e-letter 12/21/18

It’s time. Time to don my apron that hangs ignored in the pantry all year until Christmas and start baking. Nothing fancy mind you, but my family’s favorites: homemade chocolate chip cookies; cut out, iced and sprinkled sugar cookies; ribbon cookies; chocolate bread pudding; (my personal favorite) chocolate bourbon pecan pie; pumpkin pie; and apple pie. If the list seems a little excessive, I agree. But I have a big family, 17 of whom will be at my house on Christmas Day. And everyone has a favorite and it’s Christmas!


I’ve wondered the last couple years if I should cut back on the baking and be more practical. But I hate being practical at Christmas. It just doesn’t fit the season. I mean seriously, what is practical about the Christmas story? What is practical about God, the creator of heaven and earth, choosing to leave the glory of heaven for life on our crazy, messed up planet. What is practical or logical about God, choosing to put on our fragile and frail flesh and entering the rough and tumble reality of life on earth? What is practical about God choosing to save the world through a poor, unwed teenager who gives birth to a tiny, vulnerable, helpless baby? Seems to me there is nothing practical or logical about it!


Author Madeleine L’Engle calls this season “the irrational” season. So perhaps it makes sense that so much of what we do to celebrate his coming makes no rational sense. Perhaps as I bake and decorate and spend way too much time making fancy bows for each gift, it serves as a reminder that some things in life, perhaps the best things, like the coming of Christ into the world and the miracle that is his coming, are rarely practical or logical.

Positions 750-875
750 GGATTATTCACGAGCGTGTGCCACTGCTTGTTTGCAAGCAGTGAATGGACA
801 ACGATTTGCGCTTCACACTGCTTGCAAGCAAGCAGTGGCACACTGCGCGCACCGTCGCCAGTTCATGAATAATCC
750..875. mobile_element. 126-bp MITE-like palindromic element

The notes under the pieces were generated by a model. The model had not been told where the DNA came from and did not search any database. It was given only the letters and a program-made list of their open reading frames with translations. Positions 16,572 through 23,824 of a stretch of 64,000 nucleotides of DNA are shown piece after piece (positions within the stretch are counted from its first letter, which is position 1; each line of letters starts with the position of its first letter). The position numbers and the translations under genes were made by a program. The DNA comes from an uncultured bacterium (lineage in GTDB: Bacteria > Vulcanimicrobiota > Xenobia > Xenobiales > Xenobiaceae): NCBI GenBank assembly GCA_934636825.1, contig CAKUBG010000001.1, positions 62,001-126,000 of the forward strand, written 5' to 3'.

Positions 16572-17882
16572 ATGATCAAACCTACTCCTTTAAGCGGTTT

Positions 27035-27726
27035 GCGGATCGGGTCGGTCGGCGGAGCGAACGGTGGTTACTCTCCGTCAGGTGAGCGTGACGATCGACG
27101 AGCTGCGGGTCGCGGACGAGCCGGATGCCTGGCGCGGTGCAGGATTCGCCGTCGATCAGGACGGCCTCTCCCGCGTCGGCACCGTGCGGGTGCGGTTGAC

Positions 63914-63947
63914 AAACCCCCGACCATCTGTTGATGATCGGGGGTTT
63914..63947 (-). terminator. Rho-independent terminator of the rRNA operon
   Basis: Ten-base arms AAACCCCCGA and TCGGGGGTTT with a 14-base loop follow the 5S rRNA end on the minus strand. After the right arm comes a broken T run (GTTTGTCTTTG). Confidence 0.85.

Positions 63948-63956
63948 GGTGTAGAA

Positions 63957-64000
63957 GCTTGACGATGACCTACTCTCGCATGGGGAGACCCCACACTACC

This week in worship we will continue in our message series “It’s a Wonderful Life” by focusing on Mary and her openness to the impractical and seemingly impossible wonder of becoming the mother of the Son of God. You can read some of Mary’s story in Luke 1:26-38. As we encounter Mary, we discover that there was nothing practical or logical about her willingness to give herself completely to God’s plan and purposes for her life. But Mary chose to believe in the power of God that would overshadow her and bring about a miracle of life and light through her.


As we draw closer to the wonder and miracle that is Christmas, I pray you will be touched once again by the power of this impractical, illogical, seemingly impossible truth: that God loves us so much that God chose to become one of us, to live among us and in us and to bring life, light and hope into our darkness. And I pray that like Mary, you will give yourself over to believing in the miracle of what that child Jesus can mean for your life and the life of this world.


See you in worship Sunday and on Christmas Eve. And why not invite someone to come to worship with you in the coming days? That invitation may be the best gift you give to someone this year.  

Grace and Peace,